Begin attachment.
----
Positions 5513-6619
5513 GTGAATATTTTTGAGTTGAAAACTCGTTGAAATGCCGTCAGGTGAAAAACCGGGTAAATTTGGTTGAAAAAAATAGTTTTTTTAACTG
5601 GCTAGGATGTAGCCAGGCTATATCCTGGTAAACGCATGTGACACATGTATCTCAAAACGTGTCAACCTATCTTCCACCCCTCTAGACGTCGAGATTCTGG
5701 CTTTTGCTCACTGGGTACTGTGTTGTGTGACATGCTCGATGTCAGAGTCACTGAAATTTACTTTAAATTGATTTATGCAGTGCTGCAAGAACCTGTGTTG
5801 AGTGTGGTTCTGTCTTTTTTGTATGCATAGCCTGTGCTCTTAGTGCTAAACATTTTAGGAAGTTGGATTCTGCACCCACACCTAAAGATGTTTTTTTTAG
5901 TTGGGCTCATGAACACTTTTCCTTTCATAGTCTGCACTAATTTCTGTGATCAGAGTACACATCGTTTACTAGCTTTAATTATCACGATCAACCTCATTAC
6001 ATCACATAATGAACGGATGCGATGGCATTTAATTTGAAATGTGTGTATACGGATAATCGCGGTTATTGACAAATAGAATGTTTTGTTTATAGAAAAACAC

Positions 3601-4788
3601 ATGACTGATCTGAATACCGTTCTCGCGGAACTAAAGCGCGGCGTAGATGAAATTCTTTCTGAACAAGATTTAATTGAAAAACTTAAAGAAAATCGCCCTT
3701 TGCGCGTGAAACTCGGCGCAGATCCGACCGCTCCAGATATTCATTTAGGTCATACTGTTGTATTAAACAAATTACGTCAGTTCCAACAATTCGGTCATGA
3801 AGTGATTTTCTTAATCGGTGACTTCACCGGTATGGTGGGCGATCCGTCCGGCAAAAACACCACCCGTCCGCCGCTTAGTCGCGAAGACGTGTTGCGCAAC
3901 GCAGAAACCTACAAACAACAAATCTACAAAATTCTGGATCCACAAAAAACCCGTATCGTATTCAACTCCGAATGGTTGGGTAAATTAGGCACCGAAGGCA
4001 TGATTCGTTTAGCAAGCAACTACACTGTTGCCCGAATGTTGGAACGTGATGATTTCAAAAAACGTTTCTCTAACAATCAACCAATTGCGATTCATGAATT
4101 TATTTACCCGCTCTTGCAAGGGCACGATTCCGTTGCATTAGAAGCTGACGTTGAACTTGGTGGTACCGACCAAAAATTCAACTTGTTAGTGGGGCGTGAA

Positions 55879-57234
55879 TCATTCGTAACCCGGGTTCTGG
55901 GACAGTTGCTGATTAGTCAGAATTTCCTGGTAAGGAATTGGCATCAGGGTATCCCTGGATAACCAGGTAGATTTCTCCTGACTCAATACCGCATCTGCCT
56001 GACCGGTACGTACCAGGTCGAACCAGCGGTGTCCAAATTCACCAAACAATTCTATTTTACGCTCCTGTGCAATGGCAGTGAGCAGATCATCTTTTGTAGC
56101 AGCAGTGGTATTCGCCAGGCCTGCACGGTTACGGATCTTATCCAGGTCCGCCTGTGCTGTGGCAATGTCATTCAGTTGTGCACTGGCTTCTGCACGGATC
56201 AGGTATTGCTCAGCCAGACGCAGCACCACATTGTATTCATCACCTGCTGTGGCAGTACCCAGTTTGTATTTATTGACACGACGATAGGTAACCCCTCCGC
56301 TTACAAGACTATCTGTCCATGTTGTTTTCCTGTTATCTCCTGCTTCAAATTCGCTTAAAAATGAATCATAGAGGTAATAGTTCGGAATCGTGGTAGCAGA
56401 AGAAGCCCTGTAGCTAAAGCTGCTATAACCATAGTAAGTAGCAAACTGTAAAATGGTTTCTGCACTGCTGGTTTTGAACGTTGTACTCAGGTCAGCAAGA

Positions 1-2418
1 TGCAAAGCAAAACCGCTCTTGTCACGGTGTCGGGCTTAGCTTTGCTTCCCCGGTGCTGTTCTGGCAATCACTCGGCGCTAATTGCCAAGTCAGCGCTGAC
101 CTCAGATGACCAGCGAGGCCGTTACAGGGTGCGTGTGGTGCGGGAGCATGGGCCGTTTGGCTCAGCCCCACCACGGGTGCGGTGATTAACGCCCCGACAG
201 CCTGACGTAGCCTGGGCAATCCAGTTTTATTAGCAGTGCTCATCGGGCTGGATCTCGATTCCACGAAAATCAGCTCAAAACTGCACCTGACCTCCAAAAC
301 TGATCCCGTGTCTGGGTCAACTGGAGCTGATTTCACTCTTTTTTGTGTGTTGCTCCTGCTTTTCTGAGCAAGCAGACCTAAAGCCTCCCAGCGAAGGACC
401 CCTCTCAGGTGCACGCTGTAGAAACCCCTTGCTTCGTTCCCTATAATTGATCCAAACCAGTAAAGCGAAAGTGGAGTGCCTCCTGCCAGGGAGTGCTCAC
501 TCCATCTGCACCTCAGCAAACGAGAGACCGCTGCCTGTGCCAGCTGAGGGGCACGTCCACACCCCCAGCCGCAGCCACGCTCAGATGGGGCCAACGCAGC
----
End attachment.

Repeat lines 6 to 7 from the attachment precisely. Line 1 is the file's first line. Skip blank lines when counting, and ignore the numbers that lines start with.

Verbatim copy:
5901 TTGGGCTCATGAACACTTTTCCTTTCATAGTCTGCACTAATTTCTGTGATCAGAGTACACATCGTTTACTAGCTTTAATTATCACGATCAACCTCATTAC
6001 ATCACATAATGAACGGATGCGATGGCATTTAATTTGAAATGTGTGTATACGGATAATCGCGGTTATTGACAAATAGAATGTTTTGTTTATAGAAAAACAC